England news April 15, 2013

ECB out to 'own the summer'

19

The ECB has unveiled a raft of measures it hopes will capitalise on a golden summer in which England hosts both the Champions Trophy and an Ashes series and inspire more people than ever before to play and watch the game.

They are also mindful that, for once, there are relatively few high-profile rival sporting events - such as the Olympics or a major international football tournament. As Steve Elworthy, managing director of global events and marketing, put it, "We want cricket to own this summer."

Ashes tickets are selling as well as anticipated - 95% of tickets have sold for the first four days of all Ashes Tests, with some grounds having sold out of fifth-day tickets - though the Leeds Test against New Zealand was described as "needing some support." The Champions Trophy is also meeting expectations, with anticipation at Edgbaston and The Oval particularly high.

The initiative will include free tickets for -16s at 40 Yorkshire Bank 40 matches in August (a maximum of four U-16s will be permitted per paying adult) and free on-line highlights of every YB40, County Championship and home international match. The ECB are also investigating the possibility of live-streaming the women's Ashes Test.

To encourage more people to play the game, the ECB will launch 'The Ashes School Challenge', a scheme which will offer free teaching and learning resources to primary schools using cricket to educate nine to 11-year-olds in the Key Stage 2 curriculum across all subjects. The ECB is also hoping to expand the 'Last Man Stands' format - an eight-a-side format lasting two-hours per game - which is designed to appeal to 'lapsed' cricketers who may not have the time or fitness to continue to play club cricket.

As for the thorny topic of the absence of international games on free-to-view television, the ECB will offer cricket clubs around the country incentives to allow members and non-members the opportunity to watch games for free. Competitions will offer chances to watch the Ashes in Australia and for a team to play at an international venue.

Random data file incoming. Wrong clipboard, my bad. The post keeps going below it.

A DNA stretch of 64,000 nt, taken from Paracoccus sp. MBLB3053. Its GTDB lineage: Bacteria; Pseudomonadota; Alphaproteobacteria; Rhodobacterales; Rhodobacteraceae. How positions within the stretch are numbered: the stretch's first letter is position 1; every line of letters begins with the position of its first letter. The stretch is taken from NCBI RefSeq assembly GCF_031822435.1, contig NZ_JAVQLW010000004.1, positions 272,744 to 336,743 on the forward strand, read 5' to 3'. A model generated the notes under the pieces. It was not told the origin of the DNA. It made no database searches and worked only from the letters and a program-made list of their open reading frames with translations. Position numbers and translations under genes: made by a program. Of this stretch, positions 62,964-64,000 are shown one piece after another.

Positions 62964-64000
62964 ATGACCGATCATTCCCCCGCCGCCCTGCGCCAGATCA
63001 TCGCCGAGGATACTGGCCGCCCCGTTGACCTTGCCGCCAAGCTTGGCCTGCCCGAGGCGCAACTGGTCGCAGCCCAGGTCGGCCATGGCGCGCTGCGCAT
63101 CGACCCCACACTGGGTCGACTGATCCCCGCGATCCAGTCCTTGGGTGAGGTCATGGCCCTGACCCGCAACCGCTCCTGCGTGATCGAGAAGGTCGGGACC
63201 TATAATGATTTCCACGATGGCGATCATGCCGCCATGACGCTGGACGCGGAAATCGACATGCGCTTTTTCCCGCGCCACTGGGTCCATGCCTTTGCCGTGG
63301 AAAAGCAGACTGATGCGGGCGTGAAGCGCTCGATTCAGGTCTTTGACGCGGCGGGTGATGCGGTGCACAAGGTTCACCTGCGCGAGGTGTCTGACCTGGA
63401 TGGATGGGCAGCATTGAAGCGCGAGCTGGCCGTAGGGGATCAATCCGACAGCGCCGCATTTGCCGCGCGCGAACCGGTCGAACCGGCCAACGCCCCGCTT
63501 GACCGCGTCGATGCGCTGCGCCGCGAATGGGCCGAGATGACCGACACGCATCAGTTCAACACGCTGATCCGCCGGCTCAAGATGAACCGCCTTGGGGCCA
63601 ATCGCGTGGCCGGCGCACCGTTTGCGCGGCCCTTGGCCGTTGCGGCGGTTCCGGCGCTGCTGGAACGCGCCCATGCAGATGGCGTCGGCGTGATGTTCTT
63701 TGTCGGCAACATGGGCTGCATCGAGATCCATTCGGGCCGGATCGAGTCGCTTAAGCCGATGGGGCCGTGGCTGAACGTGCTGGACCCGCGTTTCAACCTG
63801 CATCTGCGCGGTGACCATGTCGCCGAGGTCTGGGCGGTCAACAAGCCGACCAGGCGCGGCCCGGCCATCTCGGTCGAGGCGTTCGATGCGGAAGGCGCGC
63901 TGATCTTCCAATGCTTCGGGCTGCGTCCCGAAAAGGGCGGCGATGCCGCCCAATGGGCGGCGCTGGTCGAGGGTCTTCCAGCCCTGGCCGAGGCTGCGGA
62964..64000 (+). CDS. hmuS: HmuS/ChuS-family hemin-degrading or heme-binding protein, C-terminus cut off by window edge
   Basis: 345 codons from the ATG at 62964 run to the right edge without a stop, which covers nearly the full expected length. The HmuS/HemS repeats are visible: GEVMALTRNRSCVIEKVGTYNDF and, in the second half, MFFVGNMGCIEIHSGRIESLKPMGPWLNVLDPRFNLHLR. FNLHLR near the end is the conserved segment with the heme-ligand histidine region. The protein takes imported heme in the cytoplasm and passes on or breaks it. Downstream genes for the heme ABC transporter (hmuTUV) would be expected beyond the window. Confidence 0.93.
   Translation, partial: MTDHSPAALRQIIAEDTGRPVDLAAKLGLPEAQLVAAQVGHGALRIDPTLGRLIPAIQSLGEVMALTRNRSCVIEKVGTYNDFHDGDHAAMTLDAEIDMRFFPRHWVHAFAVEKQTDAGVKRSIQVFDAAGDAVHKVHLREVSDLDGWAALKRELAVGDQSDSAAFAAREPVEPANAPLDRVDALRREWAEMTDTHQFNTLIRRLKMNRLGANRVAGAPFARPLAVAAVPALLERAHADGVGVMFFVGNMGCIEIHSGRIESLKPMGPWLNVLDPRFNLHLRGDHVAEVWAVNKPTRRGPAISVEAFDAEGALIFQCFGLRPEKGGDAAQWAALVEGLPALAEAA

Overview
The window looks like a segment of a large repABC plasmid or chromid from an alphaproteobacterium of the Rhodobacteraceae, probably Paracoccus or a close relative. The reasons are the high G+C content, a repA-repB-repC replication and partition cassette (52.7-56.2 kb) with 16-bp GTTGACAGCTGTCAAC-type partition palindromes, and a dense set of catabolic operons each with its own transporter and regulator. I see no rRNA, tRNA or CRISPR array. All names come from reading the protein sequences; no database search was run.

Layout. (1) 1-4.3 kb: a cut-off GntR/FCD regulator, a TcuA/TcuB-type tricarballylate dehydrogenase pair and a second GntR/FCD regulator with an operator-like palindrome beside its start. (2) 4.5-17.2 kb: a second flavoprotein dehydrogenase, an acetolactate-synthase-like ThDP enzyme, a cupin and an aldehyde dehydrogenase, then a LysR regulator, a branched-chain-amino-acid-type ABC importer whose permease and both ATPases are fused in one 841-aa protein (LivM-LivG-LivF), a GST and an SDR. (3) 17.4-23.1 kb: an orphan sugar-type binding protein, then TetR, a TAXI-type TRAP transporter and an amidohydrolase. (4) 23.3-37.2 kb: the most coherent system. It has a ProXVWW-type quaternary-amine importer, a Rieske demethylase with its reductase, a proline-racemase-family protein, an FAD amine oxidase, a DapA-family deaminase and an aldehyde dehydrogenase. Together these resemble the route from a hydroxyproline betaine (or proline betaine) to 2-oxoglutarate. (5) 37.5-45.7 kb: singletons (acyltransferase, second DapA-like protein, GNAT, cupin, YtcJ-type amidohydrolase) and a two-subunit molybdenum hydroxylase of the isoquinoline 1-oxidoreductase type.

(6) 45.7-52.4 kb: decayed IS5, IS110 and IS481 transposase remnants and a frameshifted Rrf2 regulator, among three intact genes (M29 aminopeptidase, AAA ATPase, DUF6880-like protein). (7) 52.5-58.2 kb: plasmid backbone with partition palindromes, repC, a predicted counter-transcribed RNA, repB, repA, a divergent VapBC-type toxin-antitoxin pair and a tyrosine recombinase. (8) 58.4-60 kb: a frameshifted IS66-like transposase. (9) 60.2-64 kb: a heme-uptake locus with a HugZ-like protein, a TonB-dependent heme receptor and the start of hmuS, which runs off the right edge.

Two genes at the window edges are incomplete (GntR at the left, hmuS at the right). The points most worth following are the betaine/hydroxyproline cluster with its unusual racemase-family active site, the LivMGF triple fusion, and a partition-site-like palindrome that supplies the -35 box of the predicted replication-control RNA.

While the overall financial value of an Ashes series is now worth far less than a series against India - the value of overseas broadcast rights means the India series is estimated as at least 30% more lucrative - the power of the Ashes brand in England and Wales remains vast and the ECB hope that can utilise the profile of it to create a legacy to see the game through less obviously commercial seasons.

While the next three years offer a raft of high-profile Test series (Australia are the principle tourists in 2013 and 2015, with India playing a five-Test series in 2014), there is some concern about the commercial value a few of the years immediately following that. Tickets for series against Pakistan and Sri Lanka, the tourists in 2016, have not always sold well.

"Not every summer can be iconic," Gordon Hollins, Managing Director of Professional Cricket at the ECB said. "But three years is a long time and we hope the plans we put in place now will help us if there are tougher years ahead."

George Dobell is a senior correspondent at ESPNcricinfo

Comments have now been closed for this article

  • on April 15, 2013, 17:01 GMT

    The ECB can come up with all the fancy marketing initiatives it likes, but the simple fact is that Cricket will never "own the summer" unless it is shown on free to air television. Of course Sky brings in loads of money, which probably keeps the County Championship afloat, and we dont want to see that money dissapear. But surely there must be some sort of middle ground?? Maybe showing the Lords tests on terrestrial, or 1 test shown on terrestrial for each series? In order for Cricket to survive in the longterm as a mainstream/popular sport, there needs to be at least some free to air cricket.

  • on April 17, 2013, 7:38 GMT

    Of course most of us would rather have cricket on Terrestrial tv. However, the money coming in from sky helps keep the counties afloat and in some respect can be attributed to the improvement of the national side. Yes, the England team was improving under Nasser during the C4 days however since Sky money has come in, there has been a marked improvement in England's quality over all three formats. This can't be denied.

    I'd rather have free to air coverage esp as I loved Richie Benaud however this is a sad reality of modern day sport.

  • 2.14istherunrate on April 16, 2013, 12:36 GMT

    @JG2704-I think they give refunds for days lost up to 25 overs which is the cut off point. If they began to sell tickets for some Tests at a lower rate of course I think people who already had them should get a part refund. Factor in travel and snacks etc a day at the Test is quite pricey. Though they might claim it was too complex. the officials get through Duckworth Lewis calculations so they ought to be able to manage partial refunds. In any case ECB will never be poor.

  • on April 16, 2013, 10:47 GMT

    @gbqdgj You are out of your mind, and not just because you think Ravi Shastri is a good commentator.